There haven't been many bright spots for investors in the financial sector during the COVID-19 crisis, but some companies have managed to prosper. One of them is PennyMac Financial Services (NYSE:PFSI), a mortgage lender and servicer.

The company has posted a year-to-date return of 23% through June 17, which beats the S&P 500 and the average return in the financial sector. Of course, investors want to know if this is a short-term blip fueled by stimulus or other factors, or if PennyMac is a solid long-term buy. Let's take a look.

PennyMac posts record earnings in Q1

PennyMac is coming off a strong first quarter where it posted record earnings of $3.73 per share, up from $0.59 per share in the first quarter of 2019, on $721 million in revenue and $306 million in net income. Also, PennyMac serviced $384 billion in loans in the first quarter, up 18% year over year. 

A loan agreement form with a pen and calculator on top

Image source: Getty Images.

This was driven by two major forces -- low interest rates and the Federal Reserve's asset-purchasing program to pump liquidity into the mortgage market. This led to an increase in new mortgage loans.

Mortgage origination volume spiked to $35.4 billion, a jump of 113% from the first quarter of 2019. The company's book value increased 14% in the quarter to $29.85 per share. It has also led to an increase in mortgage refinancings, which should continue as interest rates stay low.

Mortgage servicing challenges

However, the COVID-19 crisis has created some challenges for mortgage servicers, which handle the administrative side of residential mortgage loans. Due to the hardships caused by the pandemic, the federal government granted forbearance to people who couldn't pay their mortgages due to job loss or reduction in income. Since servicers make money on fees, those fees aren't paid when payments aren't made. Plus, it costs more to service the loans when there are missed payments. In addition, mortgage servicers are required to advance taxes and insurance on these loans, while some even have to front principal and interest payments, which is a further drain.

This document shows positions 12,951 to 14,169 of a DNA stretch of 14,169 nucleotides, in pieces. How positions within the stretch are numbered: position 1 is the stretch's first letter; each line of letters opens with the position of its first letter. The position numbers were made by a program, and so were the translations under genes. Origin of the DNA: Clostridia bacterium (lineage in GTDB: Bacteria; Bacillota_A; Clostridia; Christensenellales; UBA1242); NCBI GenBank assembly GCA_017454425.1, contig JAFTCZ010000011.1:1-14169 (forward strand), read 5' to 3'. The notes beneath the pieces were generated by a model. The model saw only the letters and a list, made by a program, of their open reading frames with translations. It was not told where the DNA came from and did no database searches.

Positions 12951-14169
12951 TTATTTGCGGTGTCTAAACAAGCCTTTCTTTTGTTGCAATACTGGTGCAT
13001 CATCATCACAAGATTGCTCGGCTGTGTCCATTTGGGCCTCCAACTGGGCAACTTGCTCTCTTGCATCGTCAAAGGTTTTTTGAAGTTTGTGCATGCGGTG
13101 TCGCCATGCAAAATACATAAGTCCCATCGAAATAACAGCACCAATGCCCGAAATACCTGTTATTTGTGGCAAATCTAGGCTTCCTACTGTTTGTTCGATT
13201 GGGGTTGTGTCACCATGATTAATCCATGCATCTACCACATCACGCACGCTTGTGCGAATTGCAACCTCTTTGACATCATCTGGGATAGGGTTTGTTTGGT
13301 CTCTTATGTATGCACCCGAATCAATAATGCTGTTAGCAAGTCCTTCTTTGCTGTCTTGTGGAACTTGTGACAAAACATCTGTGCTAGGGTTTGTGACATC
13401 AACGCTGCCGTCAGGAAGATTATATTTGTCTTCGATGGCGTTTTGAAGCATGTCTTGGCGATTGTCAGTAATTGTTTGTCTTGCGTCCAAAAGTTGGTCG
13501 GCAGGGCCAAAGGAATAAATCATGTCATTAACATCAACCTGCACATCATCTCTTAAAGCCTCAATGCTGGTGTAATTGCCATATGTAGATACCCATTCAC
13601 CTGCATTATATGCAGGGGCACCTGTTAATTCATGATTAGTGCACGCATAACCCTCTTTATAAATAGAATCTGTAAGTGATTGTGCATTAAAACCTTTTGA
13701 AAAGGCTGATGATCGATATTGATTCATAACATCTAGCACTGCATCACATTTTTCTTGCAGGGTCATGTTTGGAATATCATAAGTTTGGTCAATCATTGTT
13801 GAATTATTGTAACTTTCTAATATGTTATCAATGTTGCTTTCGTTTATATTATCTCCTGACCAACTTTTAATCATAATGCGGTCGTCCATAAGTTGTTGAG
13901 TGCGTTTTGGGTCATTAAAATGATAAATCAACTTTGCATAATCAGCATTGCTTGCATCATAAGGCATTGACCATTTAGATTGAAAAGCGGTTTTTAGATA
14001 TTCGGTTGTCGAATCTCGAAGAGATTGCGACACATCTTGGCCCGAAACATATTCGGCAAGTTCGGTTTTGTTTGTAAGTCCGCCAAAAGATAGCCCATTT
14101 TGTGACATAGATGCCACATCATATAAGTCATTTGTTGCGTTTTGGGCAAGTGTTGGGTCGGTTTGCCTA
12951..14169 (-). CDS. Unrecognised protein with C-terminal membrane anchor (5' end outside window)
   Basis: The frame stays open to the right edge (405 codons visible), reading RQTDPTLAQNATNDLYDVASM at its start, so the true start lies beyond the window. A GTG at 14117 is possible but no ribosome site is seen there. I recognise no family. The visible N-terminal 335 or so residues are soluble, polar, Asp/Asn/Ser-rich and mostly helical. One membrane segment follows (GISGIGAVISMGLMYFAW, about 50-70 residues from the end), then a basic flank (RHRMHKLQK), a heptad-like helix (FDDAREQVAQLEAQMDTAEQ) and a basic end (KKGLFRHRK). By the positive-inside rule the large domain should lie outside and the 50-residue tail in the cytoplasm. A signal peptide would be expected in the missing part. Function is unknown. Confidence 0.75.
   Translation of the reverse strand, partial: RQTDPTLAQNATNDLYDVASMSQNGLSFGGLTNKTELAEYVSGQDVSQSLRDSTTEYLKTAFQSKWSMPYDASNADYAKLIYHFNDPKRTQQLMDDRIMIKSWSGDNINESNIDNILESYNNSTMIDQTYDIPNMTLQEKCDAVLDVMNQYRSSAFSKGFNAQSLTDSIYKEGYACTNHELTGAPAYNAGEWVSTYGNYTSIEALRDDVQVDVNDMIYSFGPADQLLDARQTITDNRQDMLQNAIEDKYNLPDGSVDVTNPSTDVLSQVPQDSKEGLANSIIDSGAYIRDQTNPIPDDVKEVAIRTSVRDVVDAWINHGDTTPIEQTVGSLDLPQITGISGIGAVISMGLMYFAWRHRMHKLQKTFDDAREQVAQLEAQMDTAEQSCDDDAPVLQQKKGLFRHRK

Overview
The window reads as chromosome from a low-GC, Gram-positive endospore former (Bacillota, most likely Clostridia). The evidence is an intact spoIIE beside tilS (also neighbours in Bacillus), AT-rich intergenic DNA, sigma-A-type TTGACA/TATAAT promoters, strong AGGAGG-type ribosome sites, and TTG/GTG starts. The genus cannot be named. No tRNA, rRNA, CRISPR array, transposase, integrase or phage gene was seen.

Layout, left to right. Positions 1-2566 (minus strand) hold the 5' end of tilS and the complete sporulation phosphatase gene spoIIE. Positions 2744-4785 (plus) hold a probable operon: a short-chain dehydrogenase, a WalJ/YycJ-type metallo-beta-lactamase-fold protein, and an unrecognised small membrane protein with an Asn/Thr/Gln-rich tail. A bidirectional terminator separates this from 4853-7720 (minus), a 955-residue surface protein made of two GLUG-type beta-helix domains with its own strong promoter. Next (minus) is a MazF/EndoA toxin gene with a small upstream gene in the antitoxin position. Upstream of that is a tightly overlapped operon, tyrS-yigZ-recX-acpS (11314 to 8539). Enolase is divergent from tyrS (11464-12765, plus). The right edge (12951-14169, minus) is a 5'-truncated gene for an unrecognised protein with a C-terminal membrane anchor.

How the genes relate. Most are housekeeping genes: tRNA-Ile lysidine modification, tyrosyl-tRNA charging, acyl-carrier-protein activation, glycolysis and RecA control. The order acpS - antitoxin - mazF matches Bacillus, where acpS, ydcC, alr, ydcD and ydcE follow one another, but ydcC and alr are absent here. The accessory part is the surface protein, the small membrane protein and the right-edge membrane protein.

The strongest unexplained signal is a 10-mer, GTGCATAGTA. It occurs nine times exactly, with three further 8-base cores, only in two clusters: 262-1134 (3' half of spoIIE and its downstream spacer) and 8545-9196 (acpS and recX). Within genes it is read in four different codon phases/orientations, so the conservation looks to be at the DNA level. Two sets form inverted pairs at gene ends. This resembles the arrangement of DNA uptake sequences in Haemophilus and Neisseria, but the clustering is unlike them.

What has set PennyMac apart from its competitors is its strong capital position. It had to make $260 million in advances as of April 30 but still had $1.4 billion in available liquidity, plus another $600 million with Credit Suisse to tap into for advances. Many of its competitors don't have that type of liquidity to navigate this crisis. 

"PFSI's strong balance sheet, low leverage and disciplined approach to liquidity management have been critically important in this market environment. And our strong risk management discipline has resulted in an increase in our total liquidity since February," PennyMac's president and CEO, David Spector, said on the first-quarter earnings call

Is PennyMac a buy?

With interest rates expected to remain low for the next two years, at least, PennyMac should expect to see an increase in refinancings and loan originations.

With PennyMac's excellent liquidity, it should be able to navigate the downside risk of the current market environment better than most. Forbearance and nonpayments will still present a challenge on the servicing front over these next few quarters, but with state economies opening back up, it should not be as big of a potential drag on earnings. Plus, the stock has a very low valuation, trading at about 5.2 times earnings. Add it all up and PennyMac is a good, solid buy right now -- particularly for those looking to add a financial stock to their portfolio.

This article represents the opinion of the writer, who may disagree with the “official” recommendation position of a Motley Fool premium advisory service. We’re motley! Questioning an investing thesis -- even one of our own -- helps us all think critically about investing and make decisions that help us become smarter, happier, and richer.